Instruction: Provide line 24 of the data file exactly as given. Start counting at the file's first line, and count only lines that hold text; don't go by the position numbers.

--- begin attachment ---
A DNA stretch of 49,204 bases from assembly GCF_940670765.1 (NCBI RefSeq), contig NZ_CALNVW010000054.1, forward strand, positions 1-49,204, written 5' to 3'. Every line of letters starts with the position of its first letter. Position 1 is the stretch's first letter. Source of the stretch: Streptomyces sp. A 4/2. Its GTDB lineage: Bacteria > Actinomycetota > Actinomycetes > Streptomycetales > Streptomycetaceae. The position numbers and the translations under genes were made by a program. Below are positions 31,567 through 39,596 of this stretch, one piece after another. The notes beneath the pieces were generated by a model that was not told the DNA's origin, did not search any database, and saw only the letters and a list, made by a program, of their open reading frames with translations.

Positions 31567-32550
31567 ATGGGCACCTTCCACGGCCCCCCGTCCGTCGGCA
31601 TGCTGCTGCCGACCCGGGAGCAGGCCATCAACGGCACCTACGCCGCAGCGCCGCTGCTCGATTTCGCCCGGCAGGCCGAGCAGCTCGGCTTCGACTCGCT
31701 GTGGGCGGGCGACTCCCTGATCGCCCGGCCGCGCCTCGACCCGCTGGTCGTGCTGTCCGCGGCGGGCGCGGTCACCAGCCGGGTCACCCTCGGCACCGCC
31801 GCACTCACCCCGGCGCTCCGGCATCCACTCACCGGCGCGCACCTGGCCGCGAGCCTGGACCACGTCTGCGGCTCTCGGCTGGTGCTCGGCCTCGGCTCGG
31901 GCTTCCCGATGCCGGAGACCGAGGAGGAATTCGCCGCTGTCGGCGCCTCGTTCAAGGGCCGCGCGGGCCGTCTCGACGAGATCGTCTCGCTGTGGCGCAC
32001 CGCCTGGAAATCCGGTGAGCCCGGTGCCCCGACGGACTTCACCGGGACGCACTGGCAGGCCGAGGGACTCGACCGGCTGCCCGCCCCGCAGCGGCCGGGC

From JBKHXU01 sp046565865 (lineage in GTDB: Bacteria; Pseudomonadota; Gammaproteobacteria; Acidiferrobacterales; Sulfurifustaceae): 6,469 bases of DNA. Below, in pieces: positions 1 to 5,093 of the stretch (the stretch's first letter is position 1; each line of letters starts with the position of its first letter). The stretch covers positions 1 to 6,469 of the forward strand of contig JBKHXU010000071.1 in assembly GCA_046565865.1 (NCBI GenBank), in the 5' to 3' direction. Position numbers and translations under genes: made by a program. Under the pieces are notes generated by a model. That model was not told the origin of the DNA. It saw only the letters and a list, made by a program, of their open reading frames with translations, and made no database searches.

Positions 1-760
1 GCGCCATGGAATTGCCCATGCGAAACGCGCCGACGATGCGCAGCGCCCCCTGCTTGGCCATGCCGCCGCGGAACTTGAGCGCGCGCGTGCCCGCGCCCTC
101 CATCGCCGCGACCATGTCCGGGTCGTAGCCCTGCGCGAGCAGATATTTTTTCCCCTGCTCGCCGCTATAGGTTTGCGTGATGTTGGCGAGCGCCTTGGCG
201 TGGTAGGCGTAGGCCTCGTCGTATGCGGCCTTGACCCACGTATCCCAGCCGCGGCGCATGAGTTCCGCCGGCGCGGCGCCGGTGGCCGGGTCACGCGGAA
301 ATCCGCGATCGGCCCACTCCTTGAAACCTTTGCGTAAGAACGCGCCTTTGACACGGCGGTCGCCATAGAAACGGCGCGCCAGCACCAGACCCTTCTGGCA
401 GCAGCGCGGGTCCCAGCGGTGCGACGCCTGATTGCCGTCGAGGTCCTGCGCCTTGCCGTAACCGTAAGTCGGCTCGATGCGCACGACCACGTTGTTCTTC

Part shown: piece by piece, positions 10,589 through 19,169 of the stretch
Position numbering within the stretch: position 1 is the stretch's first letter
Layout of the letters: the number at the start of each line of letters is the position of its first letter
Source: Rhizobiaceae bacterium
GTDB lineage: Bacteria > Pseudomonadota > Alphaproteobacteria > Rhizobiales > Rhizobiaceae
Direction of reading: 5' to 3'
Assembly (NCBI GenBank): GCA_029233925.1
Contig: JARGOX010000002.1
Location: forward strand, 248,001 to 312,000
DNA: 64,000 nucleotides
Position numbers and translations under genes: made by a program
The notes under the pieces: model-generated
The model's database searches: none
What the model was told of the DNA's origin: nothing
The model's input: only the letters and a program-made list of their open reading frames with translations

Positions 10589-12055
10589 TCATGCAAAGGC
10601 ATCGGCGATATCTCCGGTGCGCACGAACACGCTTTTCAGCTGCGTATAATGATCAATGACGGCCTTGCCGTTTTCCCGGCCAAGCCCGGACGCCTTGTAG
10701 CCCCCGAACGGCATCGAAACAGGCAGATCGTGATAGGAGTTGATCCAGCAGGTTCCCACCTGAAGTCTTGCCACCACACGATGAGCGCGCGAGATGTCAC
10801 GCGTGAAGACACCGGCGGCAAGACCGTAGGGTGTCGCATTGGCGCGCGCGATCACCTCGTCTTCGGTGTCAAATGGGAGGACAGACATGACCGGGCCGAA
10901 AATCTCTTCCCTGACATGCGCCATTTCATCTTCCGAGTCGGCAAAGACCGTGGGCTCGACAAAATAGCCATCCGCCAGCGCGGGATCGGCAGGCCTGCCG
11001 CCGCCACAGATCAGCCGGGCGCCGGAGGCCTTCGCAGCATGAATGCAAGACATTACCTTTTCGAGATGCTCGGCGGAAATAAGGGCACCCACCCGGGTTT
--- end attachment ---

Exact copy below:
Location: forward strand, 248,001 to 312,000